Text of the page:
Wednesday, January 27, 2021

TtD supplement #178 : seven questions for MLA Chernoff

MLA Chernoff (@squelch_bb) is a non-binary Jewish pome machine and a perpetual PhD candidate at The Neoliberal University of York University. They are the author of delet this (Bad Books, 2018) and TERSE THIRSTY (Gap Riot Press, 2019). MLA's first full-length poetry collection, [SQUELCH PROCEDURES], is forthcoming with Gordon Hill Press. They live, laugh, and love in Tkaronto (Treaty 13 territory).

Their poem “So, Thus a Lilith Squelch (For Skin & Eschaton)” appears in the twenty-eighth issue of Touch the Donkey.

Q: Tell me about the poem “So, Thus a Lilith Squelch (For Skin & Eschaton).”

A: I’ve been working on this poem for nearly a decade, which is rather anomalous for me––I usually plunk something out in a day or two and then excitedly scream into the void: “Good mo[u]rning, world, it’s time to submit to and be rejected from large publications!” Nevertheless, “So, Thus” has seen a number of stops and starts over the years because of its sensitive subject matter. It tells, smells, and knells the story of my mother's attempt to steal me away from my bris because she feared our shaky-handed mohel would cut up my tiny baby pee pee real bad.

The poem is ultimately a loving “fuck you” to psychoanalysis that attempts to ask: what makes a Jew? What is a wound? How does the circumcision of a child simultaneously cut them off from a community in the same instance it inducts them into one? How does it cut them off from their body? What does the attempt to steal them from this cut signify, what possibilities could arise from this line of flight? These questions surface in the text through a series of awkward connections I make between eschatology as apocalypse/apokalupsis (disclosure or unveiling) and foreskin; my mother and Lilith (iconic baby-killing badass––a complicated comparison full of joy and sorrow); the cut of the circumcision and the cut that is a comma (according to its etymological root, koptein). I started writing it as a response to Derrida’s meditations on his mother's death in Circumfession, which eventually led me to some really cute scripture, specifically Romans 2:29: “But he is a Jew, which is one inwardly; and circumcision is that of the heart, in the spirit, and not in the letter. Whose praise is not of men, but of God.”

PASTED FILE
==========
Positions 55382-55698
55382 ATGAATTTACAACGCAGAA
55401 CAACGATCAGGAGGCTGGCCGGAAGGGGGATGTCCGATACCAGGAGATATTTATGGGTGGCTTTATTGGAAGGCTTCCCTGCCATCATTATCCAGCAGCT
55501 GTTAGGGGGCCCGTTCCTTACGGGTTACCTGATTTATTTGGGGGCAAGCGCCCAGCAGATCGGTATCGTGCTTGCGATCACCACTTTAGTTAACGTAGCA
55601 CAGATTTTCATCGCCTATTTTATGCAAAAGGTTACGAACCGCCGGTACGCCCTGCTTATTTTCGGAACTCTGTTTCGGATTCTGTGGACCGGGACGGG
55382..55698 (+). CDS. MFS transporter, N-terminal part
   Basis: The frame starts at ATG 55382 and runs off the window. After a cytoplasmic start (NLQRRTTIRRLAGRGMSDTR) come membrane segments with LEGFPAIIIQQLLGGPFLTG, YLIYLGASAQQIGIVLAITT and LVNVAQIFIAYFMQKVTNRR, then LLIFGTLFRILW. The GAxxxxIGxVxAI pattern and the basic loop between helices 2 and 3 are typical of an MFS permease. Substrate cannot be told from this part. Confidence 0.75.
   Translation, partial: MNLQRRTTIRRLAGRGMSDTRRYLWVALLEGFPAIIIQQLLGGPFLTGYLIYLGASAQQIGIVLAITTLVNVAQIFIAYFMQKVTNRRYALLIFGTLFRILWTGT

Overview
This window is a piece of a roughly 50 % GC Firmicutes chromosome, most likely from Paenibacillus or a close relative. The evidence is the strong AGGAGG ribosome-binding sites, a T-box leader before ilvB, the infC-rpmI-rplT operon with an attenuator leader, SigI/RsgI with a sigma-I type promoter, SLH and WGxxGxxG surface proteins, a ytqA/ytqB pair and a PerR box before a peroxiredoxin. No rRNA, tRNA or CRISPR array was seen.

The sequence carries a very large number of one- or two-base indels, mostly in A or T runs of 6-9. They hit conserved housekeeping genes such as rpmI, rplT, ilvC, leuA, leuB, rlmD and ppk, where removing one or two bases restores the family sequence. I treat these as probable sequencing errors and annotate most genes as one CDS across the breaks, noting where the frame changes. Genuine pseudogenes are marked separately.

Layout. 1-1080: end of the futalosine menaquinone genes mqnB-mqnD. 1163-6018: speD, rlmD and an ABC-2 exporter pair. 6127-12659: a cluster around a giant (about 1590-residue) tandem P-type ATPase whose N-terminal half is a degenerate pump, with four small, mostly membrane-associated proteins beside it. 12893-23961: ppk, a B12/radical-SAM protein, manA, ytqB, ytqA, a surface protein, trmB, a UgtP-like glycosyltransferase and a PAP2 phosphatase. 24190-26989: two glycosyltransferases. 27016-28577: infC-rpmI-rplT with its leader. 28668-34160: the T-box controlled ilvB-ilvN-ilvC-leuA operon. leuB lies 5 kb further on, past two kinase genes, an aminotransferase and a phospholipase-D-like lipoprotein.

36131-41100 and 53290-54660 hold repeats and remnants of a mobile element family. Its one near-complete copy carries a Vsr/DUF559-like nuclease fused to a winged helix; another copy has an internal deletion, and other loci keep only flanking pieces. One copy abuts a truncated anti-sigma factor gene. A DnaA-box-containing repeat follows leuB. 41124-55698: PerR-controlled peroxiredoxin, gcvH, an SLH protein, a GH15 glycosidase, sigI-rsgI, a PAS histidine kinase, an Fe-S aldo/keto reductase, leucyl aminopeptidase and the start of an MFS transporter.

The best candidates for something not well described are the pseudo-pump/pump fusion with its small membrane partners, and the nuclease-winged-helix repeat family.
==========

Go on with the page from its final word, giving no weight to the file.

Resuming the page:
TL;DR: Surprise, surprise! It’s about mommy traumy, Jewishness, and being a frustrated non-binary binch who read Derrida once.

Q: How does this piece compare to some of the other work you’ve been doing lately?

A: It’s very different from the manuscript I’ve been working on since the beginning of the pandemic––a book of visual poems made with Adobe Illustrator. My smooth trauma brain found it very hard to read with so many global crises in the background, which prompted me to return to my favey concrete poets. This inspired me to teach myself new software, with which I began rendering Kabbalistic iconography into weirdo vector graphics. Whereas “So, Thus” uses my own squelchy life as an anchoring point, my vispo is all over the place. It’s almost like constraint-based poetry without any constraint––a permafried succession of ‘pataphysical bleep-bloop click-a-dicks, with my silly ass hovering over the glitchy keyboard of my laptop at 4am, as Illustrator eats up all my RAM until everything crashes and I'm left with the autosaved remnants of my non-Euclidean monstrosities. It’s been very therapeutic, and much more energizing than anything I've ever produced.